Content warning: This article contains discussions of slavery and racial violence.
The image of Haiti, the world’s first Black republic, is relatively identical in most forms of media. It is a place that defines near-cosmic cycles of violence, natural disasters, poverty and constant political instability; Haiti has been shorthand for failure. Even the former dictator of the nation François Duvalier had once said, “Haitians have a destiny to suffer.” It is no wonder why many in the U.S. and Haiti’s ruling classes have called for military intervention.
Yet rarely are we given the full story when it comes to Haiti. The country also represents the resilience of the African diaspora and the bondage that remains today. In the post-George Floyd era, attention is correctly centered on the structural racism that exists in America. However, racism remains a powerful force outside of the U.S. and our task must be to respond to it everywhere.
African Americans and Black people across the world ought to think of Haitian history as their own and see Haiti as siblings in the same struggle for principles, such as “liberté, equalité et fraternité.” The Haitian Revolution directly inspired slave revolts and Black militancy in the U.S. and created the pathway to independence for African nations in the 20th century.
I too was personally ignorant about Haitian history until the protests in the summer of 2020. During this time, I came upon great works like C.L.R. James’s magnum opus, “The Black Jacobins“, and Julius S. Scotts’ “The Common Wind” that charted the importance and complexity of Haitian history. As a Black person, I would like to see my people not as helpless victims against white supremacy, but as fighters and, sometimes, victors against all odds. With the recent national fury about critical race theory in American schools, it is absolutely paramount that the truth, no matter how painful, must be clear for all to see.
Often the Haitian revolution is treated as a footnote in the history of the late 18th century, either completely eclipsed by the American and French revolutions or only mentioned in passing. This framing is not only entirely unreceived but also denies the role of force in the abolition of the slave trade and the empowerment of Afro-centric movements across the world.
Before the revolution, Haiti was the world’s most profitable colony producing most of France’s sugar and coffee all through the labor of thousands of Black and Indigenous people. With the outbreak of the revolution in France, the white and mixed-race planting classes in Haiti struggled against each other for power with both sides eventually promising the overwhelming majority of Black slaves certain rights. In 1793, Haiti was invaded by the British following a French declaration of war. The Haitians, under the leadership of Toussaint L’Ouverture, triumphed. After a Spanish invasion and a power struggle with André Rigaud, another important commander in the struggle against the British, L’Ouverture came out on top in 1793.
With a victory against a British invasion and the defeat of Rigaud, L’Ouverture was able to maintain a multi-ethnic society under French dominion status with free labor, forms of suffrage, and dignity for all people. When Napoleon attempted an invasion to restore slavery, L’Ouverture was imprisoned yet the revolution continued with massacres being committed on both sides — mostly against Black people. In 1805, Jacques Dessalines, a general and Haiti’s first official ruler, would declare Haiti to be a sovereign nation.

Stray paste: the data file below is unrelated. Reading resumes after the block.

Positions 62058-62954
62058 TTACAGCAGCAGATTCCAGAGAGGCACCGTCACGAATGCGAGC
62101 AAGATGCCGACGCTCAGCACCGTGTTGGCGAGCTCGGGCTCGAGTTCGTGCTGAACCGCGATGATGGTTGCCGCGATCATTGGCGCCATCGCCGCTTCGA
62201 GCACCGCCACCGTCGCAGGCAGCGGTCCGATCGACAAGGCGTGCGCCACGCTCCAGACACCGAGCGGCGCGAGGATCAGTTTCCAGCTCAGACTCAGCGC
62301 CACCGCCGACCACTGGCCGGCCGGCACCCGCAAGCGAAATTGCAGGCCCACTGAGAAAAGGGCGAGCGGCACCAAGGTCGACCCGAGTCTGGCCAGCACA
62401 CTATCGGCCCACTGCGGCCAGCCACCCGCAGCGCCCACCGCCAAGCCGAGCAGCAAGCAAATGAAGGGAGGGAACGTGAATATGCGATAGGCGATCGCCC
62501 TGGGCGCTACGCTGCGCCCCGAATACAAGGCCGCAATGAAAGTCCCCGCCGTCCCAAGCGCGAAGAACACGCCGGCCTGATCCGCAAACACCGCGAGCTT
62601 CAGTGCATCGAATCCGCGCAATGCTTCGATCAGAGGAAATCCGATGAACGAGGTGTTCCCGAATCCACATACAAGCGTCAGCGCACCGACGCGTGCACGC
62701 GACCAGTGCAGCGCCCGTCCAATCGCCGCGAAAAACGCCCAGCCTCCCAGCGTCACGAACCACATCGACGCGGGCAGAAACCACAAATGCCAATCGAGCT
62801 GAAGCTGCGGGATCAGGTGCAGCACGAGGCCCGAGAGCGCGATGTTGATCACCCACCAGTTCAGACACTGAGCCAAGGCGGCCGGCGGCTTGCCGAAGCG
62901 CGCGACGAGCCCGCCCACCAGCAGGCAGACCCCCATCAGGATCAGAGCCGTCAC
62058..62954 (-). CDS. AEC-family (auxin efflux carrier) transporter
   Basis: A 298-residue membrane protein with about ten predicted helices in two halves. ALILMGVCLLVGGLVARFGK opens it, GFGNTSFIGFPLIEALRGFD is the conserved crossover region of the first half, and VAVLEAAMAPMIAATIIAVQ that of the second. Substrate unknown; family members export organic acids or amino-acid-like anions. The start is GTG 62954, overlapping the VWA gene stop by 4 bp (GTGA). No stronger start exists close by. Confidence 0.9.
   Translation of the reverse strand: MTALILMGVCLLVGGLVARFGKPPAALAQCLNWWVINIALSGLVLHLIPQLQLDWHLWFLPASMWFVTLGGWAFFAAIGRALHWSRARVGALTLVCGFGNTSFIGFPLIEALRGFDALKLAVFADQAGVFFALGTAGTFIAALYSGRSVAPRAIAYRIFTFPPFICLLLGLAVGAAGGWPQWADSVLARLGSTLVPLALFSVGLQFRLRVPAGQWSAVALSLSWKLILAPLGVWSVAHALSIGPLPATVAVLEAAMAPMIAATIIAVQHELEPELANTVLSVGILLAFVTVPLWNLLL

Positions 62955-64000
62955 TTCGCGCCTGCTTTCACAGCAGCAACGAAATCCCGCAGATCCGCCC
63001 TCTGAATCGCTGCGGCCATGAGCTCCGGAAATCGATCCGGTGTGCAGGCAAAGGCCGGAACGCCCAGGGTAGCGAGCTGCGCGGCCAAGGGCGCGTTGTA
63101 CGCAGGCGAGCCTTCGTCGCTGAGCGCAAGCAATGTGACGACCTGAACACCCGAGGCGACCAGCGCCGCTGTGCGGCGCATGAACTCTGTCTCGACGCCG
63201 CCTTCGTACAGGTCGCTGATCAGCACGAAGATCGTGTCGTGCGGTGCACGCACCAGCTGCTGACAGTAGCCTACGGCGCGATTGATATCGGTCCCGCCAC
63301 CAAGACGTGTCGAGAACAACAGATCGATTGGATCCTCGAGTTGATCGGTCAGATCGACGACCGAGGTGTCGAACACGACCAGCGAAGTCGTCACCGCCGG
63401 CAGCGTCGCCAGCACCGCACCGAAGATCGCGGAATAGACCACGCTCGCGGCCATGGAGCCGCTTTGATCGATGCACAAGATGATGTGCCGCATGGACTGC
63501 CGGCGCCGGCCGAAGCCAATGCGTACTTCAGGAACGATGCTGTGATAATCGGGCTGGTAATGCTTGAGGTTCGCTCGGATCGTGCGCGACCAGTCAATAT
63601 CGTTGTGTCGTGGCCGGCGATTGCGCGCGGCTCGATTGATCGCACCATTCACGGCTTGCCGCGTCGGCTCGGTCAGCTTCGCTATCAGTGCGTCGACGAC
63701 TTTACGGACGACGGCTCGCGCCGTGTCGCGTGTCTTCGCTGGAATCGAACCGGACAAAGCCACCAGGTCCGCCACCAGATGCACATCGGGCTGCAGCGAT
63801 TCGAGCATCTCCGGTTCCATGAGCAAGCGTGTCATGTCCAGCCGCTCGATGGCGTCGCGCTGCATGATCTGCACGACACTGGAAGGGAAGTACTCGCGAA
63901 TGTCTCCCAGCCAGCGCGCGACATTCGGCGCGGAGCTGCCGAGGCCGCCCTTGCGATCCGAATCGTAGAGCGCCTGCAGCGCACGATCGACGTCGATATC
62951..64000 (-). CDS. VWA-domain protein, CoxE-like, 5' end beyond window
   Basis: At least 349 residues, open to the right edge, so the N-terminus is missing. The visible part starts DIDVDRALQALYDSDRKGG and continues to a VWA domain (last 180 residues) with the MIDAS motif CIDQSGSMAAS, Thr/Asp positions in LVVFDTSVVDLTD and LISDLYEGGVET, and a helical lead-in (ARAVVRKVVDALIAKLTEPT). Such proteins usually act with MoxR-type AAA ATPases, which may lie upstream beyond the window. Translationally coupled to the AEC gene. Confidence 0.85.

The Haitian Revolution can’t be understood as an isolated event with localized consequences. The Revolution gave a forceful blow to both the slave trade and slave power in the Caribbean, making slavery wholly unprofitable for the British and liberating most of the slaves in the French Caribbean. Haiti was the first nation in the Americas to completely abolish slavery and would later assume the unique policy of granting citizenship to any Black or Indigenous person born there. The vision of the Haitian Revolution haunted the minds of slave-masters and gave millions of Black people across the world the hope that their bondage was only temporary.
For this powerful example, France imposed a debt equivalent to $21 billion on Haiti. The United States was quick to follow, with Thomas Jefferson’s order to cut off aid and cooperate with France in blockading Haiti.
The immediate sting of the French debt on top of the U.S. embargo has been a poison to any vision of a prosperous, stable Haiti with tempests of political instability only broken by the respites of dictatorship. In the early 20th century, U.S. Marines would occupy the nation during a period of political crisis forcing Haitian lawmakers to adopt an American-friendly constitution, imposing racial segregation, creating a system of forced labor and committing numerous massacres. This arrangement lasted until 1934.
The current situation in Haiti — an assassinated President, another massive earthquake, the increasing threat of gang violence and low development — can’t be blamed on the Haitian people. It is the legacy of a history of sabotage, imperialism and racism.
Haitian history is not generally well-known outside its borders, yet the Black experience is without borders. Our history exists outside of America and is still in the process of being decided.
Yet the only real possibility for change must come from pressure against the U.S.’s thinly-veiled racist and imperial relationship with Haiti. Recent intervention on the island and ongoing deportations of Haitians proves this imperial relationship has continued. Whether Black or not, we must act to stop any further damage to nations like Haiti. Whether that action is through protest, education or the ballot box, we must push for the end of racism — whether explicit or implicit — across borders.